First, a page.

Podcast: Download (Duration: 40:22 — 55.5MB)
Podcast: Download (Duration: 40:22 — 55.5MB)
Episode 13: Giro d’Italia 2015, Part 2
We’re a touch over a week into the Giro—lots of things have gone as planned, and plenty more haven’t. Dane Cash (@velohuman / VeloHuman.com) and I discuss what’s already happened, examine the next six stages, revise our predictions, and check in with Dave Everett (@ShoddyCycling / YouTube) for some on-site observations.
Podcast: Download (Duration: 49:13 — 67.6MB)
I like a lot of what Vaughters says here, but the problem is that cycling can’t have a franchise system until it has actual franchises. I mean, Vaughters’ own squad—officially Slipstream Sports LLC—hasn’t ever been called by that name. Manchester United, in contrast, has remained Manchester United, whether Sharp, AIG, or Chevy is emblazoned across the chest.
This enduring team brand is a major reason why the franchise system is successful. That “I gotta see about a girl” scene in Good Will Hunting is effective because Will and Sean—a generation apart—each understand the experience of Red Sox fandom. It just wouldn’t work with US Postal Service p/b Berry Floor.
Even in Belgium, the one part of the world where teams might conceivably have inter-generational fan bases, the country’s biggest “franchise” has changed names three times since its inception—six, if you count co-sponsors. And even then, it was a spin-off of a pre-existing Italian organization (Mapei).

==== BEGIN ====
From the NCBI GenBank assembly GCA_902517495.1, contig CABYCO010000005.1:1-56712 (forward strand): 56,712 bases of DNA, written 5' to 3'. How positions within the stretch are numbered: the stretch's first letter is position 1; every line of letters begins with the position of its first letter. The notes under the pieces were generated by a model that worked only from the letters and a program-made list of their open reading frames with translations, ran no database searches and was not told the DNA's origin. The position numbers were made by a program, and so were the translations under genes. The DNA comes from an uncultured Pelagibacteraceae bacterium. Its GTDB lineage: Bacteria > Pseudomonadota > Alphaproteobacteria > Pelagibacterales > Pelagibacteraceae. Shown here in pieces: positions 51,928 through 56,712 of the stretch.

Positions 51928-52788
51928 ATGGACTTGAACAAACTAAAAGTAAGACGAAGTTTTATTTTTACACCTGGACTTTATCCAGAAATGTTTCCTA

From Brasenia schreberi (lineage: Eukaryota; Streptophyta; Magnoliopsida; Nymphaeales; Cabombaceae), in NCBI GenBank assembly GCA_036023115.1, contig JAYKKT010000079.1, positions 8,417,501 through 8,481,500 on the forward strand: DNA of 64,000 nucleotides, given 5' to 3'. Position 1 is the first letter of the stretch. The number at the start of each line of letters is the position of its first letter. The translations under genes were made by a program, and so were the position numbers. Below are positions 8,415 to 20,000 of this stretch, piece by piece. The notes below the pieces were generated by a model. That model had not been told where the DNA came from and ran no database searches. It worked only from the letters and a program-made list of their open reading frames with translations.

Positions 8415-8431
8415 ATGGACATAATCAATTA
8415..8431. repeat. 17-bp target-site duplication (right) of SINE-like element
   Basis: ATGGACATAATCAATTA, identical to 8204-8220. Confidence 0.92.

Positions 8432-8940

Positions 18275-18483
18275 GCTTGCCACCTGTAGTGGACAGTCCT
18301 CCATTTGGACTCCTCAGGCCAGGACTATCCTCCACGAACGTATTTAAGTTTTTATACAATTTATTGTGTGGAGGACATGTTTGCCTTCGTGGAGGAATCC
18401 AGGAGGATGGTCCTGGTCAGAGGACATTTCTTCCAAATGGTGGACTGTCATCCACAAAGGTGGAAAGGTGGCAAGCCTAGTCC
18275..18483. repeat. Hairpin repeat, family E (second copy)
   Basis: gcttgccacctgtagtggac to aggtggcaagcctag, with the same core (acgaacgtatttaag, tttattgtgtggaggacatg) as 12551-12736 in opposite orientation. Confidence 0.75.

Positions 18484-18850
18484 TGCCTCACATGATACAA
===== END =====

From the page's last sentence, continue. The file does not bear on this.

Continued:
It’s a multi-dimensional contrast; in the US, the events and venues themselves are the here-today, gone-tomorrow advertising vector. Yes, there’s the World Series and the Super Bowl, but there are far more TaxSlayer Bowls, [your name here] Gardens and branding rights for pretty much every ancillary anything in the broadcast. Makes Amstel Gold seem almost anti-capitalist, and in many ways, reflects the current power imbalance between cycling’s teams and race organizers.
Most commentary on the business of cycling versus the business of ball sports centers around the existence of a stadium. And don’t get me wrong, it can be an incredible revenue stream. But I don’t believe it’s the stadium itself that makes the difference—I think it’s the fans’ relationship to the brand of the local squad.
After all, stadiums are profitable for teams (and often a raw deal for cities) because fans are willing to build them with public funds, shell out $85 for a seat, and dull those expenditures with nine-dollar Bud Lights. The idea that a massive physical structure should be expected to turn a profit for a franchise on as few as eight events a year is absurd—it’s the fans’ willingness to pay that makes it happen.
Cycling doesn’t need stadiums—it just needs those franchise brands to make fanbases coalesce. From the Cowboys’ star to the Yankees “NY”, licensed apparel is a massive revenue driver. While I’ll be the first to advocate rolling up to the group ride in a Mapei kit, I’d get the same feeling walking into Fenway in a $193 replica Bill Lee jersey—and in the latter case, the Red Sox would still get revenue.
Of course, a lot of this branding is tied up in regional affiliations—there’s something undeniable about the appeal of The Home Team. And cycling used to understand this, as the Tour de France was contested by national and regional squads well into the 1960s.
You could argue that teams today are too international to recreate this system, but it’s not like the guys playing for the Bears are actually from Chicago. The “homeness” of a team is largely a function of branding, to the point that gear from certain teams frequently becomes de facto gang insignia.